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Denver International Airport is preparing for different weather than it's seen in the past

DIA is preparing for change -- change to accommodate more passengers and change to cut down on emissions and handle climate change.

DENVER — Denver International Airport (DIA) is preparing to expand the airport both to be more environmentally friendly, as well to have it ready for a different climate.

What changes are coming to DIA?  

DIA is preparing for the number of passengers coming through each year to increase to 100 million over the course of the next decade. With that increase comes expansions and responsibility. 

"At our heart, we are a community asset -- one of the most high profile and highly visible community assets within Denver and state of Colorado," Scott Morrissey, who helps lead the sustainability effort at the airport, said. "Because of that, we have a responsibility to lead by example." 

That means DIA is working to make expansions at the airport environmentally friendly, including new facilities that are as much as 30 to 40% more water and energy efficient. They're working on making the existing facilities more efficient, too.

The airport is also planning for a different climate that could potentially impact operations. 

"We're planning for long term," said Morrissey. "Planning projects not just with climate mitigation and reducing emissions, but keeping in mind climate adaptions." 

DIA officials want to build out the airport to be ready for storms to change over the next several decades. Morrissey said they also want to be sure they can keep the airport cool efficiently while cutting down emissions, as environmental experts forecast warming temperatures in the state. 

"Those demands are going to increase over time," Morrissey said.

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What about flights?

High wind days have been common lately along the Front Range. Wind delays at DIA can mean the difference between business humming along and things grinding to a halt in a ground stop.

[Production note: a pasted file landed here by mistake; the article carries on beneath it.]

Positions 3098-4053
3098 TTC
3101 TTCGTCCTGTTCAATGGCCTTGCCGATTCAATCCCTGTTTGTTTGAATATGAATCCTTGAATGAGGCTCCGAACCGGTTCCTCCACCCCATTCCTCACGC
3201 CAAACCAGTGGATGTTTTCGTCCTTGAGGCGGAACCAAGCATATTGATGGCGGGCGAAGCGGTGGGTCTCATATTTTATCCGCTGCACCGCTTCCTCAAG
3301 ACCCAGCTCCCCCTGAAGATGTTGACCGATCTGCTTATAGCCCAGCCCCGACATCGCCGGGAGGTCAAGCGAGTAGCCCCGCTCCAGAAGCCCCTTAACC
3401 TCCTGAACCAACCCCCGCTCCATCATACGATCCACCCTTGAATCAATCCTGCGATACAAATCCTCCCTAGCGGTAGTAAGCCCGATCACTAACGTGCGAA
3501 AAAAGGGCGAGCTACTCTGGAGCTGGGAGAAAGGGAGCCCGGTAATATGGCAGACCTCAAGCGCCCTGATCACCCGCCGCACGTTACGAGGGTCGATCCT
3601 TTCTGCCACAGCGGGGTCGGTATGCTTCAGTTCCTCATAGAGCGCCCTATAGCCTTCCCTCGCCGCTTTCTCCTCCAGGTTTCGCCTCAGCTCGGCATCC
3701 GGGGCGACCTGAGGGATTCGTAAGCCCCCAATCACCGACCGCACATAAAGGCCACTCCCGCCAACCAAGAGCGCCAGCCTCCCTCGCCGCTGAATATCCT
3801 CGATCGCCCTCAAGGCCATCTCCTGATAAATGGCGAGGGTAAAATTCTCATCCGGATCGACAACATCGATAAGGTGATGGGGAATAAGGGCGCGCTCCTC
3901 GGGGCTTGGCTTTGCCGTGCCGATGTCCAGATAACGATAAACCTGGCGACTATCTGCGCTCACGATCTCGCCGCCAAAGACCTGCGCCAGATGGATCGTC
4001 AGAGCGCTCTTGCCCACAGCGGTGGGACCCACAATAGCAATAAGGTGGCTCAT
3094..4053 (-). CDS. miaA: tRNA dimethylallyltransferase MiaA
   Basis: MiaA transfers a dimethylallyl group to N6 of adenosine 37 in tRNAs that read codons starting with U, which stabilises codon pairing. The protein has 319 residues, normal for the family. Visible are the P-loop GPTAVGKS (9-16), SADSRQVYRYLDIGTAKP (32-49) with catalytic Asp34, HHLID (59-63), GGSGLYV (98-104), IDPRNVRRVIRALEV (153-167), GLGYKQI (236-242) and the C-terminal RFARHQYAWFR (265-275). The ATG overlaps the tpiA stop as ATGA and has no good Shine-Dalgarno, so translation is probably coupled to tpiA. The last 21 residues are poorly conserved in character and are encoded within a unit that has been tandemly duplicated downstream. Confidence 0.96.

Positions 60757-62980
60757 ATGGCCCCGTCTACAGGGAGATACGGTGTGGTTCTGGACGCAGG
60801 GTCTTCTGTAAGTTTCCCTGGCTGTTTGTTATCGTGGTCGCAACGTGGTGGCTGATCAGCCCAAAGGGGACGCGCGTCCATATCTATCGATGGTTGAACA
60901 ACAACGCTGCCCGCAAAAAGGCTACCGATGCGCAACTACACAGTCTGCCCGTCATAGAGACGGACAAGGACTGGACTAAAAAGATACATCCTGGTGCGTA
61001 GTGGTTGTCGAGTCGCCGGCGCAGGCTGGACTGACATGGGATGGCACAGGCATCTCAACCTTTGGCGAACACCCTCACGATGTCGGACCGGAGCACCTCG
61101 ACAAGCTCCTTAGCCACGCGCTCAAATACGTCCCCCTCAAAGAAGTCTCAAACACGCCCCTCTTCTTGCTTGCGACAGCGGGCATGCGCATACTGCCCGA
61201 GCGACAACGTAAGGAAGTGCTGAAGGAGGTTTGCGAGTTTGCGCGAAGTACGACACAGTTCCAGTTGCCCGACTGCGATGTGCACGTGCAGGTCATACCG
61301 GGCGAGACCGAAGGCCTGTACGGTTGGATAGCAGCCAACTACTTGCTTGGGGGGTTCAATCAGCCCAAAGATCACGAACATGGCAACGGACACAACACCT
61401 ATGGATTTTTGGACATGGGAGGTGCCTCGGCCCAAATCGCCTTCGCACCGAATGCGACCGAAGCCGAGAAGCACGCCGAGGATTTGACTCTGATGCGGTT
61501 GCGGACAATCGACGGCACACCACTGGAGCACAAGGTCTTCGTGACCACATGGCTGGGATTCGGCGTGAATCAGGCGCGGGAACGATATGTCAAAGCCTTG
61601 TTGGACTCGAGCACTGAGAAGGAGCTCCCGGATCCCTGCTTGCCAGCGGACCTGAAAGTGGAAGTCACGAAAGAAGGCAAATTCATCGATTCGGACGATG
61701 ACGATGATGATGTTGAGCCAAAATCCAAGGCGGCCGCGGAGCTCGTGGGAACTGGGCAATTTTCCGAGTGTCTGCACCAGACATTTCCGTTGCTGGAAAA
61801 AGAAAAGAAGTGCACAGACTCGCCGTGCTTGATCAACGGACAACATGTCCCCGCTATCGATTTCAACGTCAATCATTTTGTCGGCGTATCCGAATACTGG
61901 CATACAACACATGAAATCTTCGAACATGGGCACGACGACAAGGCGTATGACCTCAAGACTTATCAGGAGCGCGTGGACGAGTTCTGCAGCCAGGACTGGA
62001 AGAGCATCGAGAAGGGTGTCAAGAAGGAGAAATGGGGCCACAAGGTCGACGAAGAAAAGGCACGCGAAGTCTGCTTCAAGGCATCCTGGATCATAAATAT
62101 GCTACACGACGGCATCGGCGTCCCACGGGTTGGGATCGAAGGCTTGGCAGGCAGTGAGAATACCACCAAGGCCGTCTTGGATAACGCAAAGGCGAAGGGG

Adjusting to weather means facility updates, but also looking at how flights are impacted.

"Depending on where [flights] come from, they can hold for 30 minutes to an hour," aviation expert Greg Feith said. "Then make the decision to continue to hold if they can get in or make the decision to go to an alternate."

"Airplanes are in a racetrack holding pattern at various altitudes."

In these conditions, planes are cycled into the flow to land when the weather allows, said Feith.

It's a well orchestrated song and dance that everyone from air traffic control to pilots are trained for. But while airlines and airports are ready for bad weather, Feith said the game is a little different with the number of back-to-back high wind days.

"With the changing weather, we are having climate issues we keep talking about. It has to be factored in how they build the schedule," said Feith about airport traffic flow.

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Who is responsible for plans taking off and landing?

Ultimately it's up to the Federal Aviation Administration (FAA) to decide if it's safe for a plane to take off or land. 

In a statement they said: 

"The FAA's Air Traffic Control System Command Center works closely with airlines to plan for, and around, expected weather nationwide. On a more local level, National Weather Service meteorologists housed at the FAA's 22 Air Route Traffic Control Centers provide down-to-the-minute weather predictions for exact arrival and departure routes in the busiest parts of U.S. airspace. For the flying public, that could mean reduced delays due to storms as we head into the summer."

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